Home-country bias and the pull to buy local is real, and it only grew stronger during the historic US bull market run over the past decade. But this bias leaves US investors vulnerable to an extended period of US equity underperformance, and it could have a lasting negative impact on portfolios. Investing in international equities allows investors to take advantage of the potential periods of international outperformance while gaining the benefits of diversification at the portfolio level. At a minimum the result may be a portfolio with a similar expected return paired with lower expected volatility than a purely homegrown US equity portfolio.

For a fuller perspective on investing in international equities, download our whitepaper.

Global market investing (including developed, emerging, and frontier markets) carries additional risks or costs including but not limited to: political, economic, financial market, currency exchange, liquidity, accounting, and trading capability risks. Future investments may be made under different economic conditions, in different securities, and using different investment strategies. 

The MSCI USA Gross Total Return Index is designed to measure the performance of the large-cap and midcap segments of the US market. With 616 constituents, the index covers approximately 85% of the free float-adjusted market capitalization in the US. The MSCI EAFE Gross Total Return Index is an equity index which captures large and mid cap representation across 21 Developed Markets countries around the world, excluding the US and Canada. With 902 constituents, the index covers approximately 85% of the free float-adjusted market capitalization in each country. The MSCI All Country World Index (ACWI) is a free float-adjusted market capitalization weighted index that is designed to measure the equity market performance of developed and emerging markets. "MSCI” and MSCI Index names are service marks of MSCI Inc. (“MSCI”) or its affiliates. The strategy is not sponsored, guaranteed or endorsed by MSCI or its affiliates. MSCI makes no warranty or bears any liability as to the results to be obtained by any person or any entity from the use of any such MSCI Index or any data included therein.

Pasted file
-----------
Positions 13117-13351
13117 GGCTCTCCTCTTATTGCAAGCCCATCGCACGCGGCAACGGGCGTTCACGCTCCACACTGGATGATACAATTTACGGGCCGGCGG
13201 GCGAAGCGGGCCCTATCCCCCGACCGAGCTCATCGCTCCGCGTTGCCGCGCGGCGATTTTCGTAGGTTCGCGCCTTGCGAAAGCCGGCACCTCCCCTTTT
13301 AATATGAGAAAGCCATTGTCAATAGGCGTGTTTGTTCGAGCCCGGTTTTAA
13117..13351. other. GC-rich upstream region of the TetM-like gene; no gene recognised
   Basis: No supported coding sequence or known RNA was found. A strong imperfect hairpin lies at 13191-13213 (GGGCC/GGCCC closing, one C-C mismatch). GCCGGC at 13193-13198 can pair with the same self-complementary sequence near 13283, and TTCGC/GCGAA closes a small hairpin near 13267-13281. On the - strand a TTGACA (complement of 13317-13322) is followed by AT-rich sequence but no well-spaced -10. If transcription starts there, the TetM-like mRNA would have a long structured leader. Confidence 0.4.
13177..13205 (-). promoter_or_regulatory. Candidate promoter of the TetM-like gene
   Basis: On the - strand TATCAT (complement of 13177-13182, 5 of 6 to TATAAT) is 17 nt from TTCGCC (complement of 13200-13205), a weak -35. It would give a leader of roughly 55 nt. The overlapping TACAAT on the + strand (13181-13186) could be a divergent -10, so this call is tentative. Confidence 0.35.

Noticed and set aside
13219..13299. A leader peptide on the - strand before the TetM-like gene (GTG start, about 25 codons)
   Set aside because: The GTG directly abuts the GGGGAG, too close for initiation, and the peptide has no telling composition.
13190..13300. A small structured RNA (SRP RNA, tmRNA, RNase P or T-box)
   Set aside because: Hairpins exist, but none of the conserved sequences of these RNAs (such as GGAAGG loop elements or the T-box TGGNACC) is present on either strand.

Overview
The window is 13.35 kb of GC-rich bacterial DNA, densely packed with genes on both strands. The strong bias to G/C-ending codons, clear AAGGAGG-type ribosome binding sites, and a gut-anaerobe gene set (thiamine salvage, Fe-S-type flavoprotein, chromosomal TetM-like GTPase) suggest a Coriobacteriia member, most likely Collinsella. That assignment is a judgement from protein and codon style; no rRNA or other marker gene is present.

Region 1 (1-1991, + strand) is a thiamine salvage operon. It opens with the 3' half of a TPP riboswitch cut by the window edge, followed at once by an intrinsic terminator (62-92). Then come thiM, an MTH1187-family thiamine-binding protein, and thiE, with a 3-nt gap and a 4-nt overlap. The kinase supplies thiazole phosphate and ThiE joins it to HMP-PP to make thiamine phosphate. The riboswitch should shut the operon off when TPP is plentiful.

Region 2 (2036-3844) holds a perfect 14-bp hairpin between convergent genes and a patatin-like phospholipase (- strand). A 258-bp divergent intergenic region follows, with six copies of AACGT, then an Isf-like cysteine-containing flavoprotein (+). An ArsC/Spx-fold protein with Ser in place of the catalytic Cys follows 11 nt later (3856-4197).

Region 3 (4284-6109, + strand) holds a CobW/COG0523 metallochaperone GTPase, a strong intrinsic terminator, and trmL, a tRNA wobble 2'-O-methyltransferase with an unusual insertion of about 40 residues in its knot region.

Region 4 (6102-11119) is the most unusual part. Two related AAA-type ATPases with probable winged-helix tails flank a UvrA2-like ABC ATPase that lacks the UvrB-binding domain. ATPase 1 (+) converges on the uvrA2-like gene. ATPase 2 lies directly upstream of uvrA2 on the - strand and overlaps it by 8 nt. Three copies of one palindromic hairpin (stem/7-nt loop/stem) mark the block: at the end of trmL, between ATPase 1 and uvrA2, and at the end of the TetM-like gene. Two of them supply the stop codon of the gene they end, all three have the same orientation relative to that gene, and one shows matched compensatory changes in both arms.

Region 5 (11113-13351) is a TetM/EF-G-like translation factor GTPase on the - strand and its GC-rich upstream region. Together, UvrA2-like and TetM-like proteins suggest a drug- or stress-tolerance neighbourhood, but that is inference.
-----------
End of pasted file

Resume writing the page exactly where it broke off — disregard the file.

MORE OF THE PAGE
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The views expressed in these posts are those of the authors and are current only through the date stated. These views are subject to change at any time based upon market or other conditions, and Parametric and its affiliates disclaim any responsibility to update such views. These views may not be relied upon as investment advice and, because investment decisions for Parametric are based on many factors, may not be relied upon as an indication of trading intent on behalf of any Parametric strategy. The discussion herein is general in nature and is provided for informational purposes only. There is no guarantee as to its accuracy or completeness. Past performance is no guarantee of future results. All investments are subject to the risk of loss. Prospective investors should consult with a tax or legal advisor before making any investment decision. Please refer to the Disclosure page on our website for important information about investments and risks.